The Hand That Trembles
- Narrated by: Julie Maisey
- Length: 11 hrs and 32 mins
- Unabridged Audiobook
- Release date: 20-08-12
- Language: English
- Publisher: Audible Studios
Uppsala, Sweden. Sven-Arne Persson suddenly walks out of a business meeting and disappears, leaving behind his wife - no trace is found of him. Inspector Ann Lindell is investigating the discovery of a dismembered foot washed up on the beach. Ann's boss, Berglund, is delving into a cold case - a man beaten to death - an unsolved mystery that he finds impossible to forget. What connects the three?
It will be a challenge for Ann Lindell to unravel the knots and discover what ties bind the cases together. Kjell Eriksson is the winner of two Crime Novel awards in Sweden and one of Scandinavia's top selling authors. Translated by Let the Right One In's Ebba Segerberg.
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Customer ReviewsMost Helpful
By MarieLouise on 23-02-13
24 mins in and it is nothing like the description
Twenty-four minutes of my life that I will never get back... that's how I feel after listening to this... it is nothing like the description... just a turgid description of someone collecting firewood. The worst book I've ever listened to.
5 of 5 people found this review helpful
By Alex on 09-04-13
Not for the fast action seekers
Kjell Eriksson is never mentioned in the top division of Nordic crime writers. Some say he is too literary for the genre, others blame translations. It is certainly true that his books concentrate on characterisation and procedure rather than fast action. I see that as a plus when too many of the other Nordics seem to be writing with one eye on the potential of a film option, which requires them to include ludicrous murder methods and villains that would be laughable in the Halloween movies. You doubt me? Think about Jo Nesbo's 'Snowman' where someone is going to hang when the snowman they are standing atop, indoors, melts. Dr Phibes would be embarrassed.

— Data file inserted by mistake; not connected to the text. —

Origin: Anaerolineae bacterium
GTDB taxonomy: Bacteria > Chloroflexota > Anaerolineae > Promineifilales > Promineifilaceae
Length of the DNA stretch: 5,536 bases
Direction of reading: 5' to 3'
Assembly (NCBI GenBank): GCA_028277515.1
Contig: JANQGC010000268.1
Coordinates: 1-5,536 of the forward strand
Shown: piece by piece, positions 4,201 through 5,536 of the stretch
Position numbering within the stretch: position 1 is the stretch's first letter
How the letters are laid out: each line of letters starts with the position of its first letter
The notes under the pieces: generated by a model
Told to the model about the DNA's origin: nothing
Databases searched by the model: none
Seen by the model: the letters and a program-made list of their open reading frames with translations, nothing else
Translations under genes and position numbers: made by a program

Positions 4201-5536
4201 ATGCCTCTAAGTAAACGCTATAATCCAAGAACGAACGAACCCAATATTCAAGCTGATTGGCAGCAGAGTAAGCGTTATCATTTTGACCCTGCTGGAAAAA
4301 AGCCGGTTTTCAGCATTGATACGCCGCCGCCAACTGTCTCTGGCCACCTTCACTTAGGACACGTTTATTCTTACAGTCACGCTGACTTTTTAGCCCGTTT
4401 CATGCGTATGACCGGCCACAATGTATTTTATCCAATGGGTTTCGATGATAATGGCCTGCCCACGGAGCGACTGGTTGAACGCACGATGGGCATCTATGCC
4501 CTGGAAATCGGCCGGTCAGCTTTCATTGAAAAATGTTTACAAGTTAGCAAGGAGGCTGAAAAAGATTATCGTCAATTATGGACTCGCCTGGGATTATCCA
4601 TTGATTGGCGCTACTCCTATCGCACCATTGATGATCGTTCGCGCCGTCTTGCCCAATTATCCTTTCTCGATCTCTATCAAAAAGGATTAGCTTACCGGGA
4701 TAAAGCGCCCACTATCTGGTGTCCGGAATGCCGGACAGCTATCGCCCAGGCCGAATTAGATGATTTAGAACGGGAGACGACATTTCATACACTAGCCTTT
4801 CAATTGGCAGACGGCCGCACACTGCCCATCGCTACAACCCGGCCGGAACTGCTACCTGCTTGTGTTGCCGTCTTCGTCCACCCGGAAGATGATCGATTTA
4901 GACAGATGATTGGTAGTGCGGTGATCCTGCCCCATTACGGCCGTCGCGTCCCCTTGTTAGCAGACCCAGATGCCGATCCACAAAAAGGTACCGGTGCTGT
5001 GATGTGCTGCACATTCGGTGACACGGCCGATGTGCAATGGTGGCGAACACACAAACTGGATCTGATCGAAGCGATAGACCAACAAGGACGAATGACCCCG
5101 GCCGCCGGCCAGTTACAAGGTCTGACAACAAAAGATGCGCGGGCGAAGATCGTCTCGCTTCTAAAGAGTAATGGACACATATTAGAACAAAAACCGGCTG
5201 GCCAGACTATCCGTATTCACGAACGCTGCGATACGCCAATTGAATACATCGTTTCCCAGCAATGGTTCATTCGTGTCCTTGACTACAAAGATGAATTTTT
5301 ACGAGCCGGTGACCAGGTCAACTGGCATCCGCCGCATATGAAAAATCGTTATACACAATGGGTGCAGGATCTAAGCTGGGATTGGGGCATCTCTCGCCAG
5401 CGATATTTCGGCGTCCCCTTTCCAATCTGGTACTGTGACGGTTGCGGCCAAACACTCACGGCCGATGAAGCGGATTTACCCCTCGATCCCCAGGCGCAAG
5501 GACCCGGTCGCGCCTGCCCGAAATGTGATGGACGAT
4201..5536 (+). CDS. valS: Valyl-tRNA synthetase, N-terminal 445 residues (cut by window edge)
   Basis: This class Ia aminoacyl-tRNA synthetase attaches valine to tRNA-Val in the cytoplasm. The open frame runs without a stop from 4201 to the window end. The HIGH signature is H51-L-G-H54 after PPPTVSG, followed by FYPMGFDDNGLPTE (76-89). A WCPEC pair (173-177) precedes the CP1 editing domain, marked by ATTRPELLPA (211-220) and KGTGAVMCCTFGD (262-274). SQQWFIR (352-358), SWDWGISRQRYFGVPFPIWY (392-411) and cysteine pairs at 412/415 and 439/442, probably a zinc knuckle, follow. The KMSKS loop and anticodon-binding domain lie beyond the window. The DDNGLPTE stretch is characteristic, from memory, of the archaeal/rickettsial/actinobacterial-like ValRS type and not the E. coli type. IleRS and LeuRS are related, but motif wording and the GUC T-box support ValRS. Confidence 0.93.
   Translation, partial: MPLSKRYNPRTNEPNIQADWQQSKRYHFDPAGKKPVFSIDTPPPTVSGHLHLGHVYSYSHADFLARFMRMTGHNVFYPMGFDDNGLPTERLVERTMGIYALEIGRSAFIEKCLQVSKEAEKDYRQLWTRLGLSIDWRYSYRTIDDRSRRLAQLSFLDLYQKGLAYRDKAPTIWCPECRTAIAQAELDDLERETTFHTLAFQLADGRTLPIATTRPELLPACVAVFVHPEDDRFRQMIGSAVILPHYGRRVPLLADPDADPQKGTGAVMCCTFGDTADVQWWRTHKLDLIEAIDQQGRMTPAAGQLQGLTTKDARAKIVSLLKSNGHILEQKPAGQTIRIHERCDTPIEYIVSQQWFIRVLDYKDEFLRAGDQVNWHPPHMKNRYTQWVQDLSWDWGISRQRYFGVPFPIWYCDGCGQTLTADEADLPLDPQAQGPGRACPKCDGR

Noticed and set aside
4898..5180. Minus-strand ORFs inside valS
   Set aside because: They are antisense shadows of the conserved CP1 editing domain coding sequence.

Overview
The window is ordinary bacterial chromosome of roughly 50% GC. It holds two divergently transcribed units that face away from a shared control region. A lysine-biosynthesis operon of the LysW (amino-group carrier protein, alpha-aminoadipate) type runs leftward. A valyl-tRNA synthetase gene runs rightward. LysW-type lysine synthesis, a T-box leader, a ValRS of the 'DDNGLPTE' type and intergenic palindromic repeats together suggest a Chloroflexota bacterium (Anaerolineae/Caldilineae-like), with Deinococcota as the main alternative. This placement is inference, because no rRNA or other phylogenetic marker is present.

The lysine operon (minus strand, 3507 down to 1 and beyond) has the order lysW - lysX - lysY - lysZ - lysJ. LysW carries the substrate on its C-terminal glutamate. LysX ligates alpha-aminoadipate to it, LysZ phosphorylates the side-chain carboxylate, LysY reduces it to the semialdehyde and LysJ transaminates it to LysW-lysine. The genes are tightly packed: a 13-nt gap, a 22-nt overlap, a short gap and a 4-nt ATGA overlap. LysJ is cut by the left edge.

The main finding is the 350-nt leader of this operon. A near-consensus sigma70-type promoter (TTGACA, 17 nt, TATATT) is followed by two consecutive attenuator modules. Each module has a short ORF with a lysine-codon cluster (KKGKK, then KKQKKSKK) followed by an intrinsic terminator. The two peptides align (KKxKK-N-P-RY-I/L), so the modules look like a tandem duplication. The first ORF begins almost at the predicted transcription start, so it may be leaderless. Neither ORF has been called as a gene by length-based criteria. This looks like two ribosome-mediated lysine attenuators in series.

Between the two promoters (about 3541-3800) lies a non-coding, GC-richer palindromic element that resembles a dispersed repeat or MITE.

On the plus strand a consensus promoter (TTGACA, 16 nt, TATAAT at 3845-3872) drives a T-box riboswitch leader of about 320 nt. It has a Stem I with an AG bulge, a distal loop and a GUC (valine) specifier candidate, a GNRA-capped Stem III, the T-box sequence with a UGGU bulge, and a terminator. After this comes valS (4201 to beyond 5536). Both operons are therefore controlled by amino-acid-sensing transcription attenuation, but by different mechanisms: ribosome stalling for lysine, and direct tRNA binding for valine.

Instead of that type of nonsense Eriksson links multiple threads and eras with a sensitive touch. A lot is told through the thoughts of characters. This one starts in the past and then moves between three distinct time periods. It is worth staying with it even if you find the beginning a bit slow. I also find it interesting when the war time affiliations of the Nordic countries are touched upon. The aforementioned Jo Nesbo novels for instance were much more interesting when he put the effort into that kind of research (Redbreast) rather than being 'fiendish'.
The one reservation I have with Eriksson, or any other male author writing as a female character, is when they voice the sexual thoughts and desires of the woman. I always feel that it is the author's fantasy we are being fed.
On a related issue, narrator Julie Maisey does a solid if unspectacular job considering that the majority of the characters she has to voice are male.
2 of 2 people found this review helpful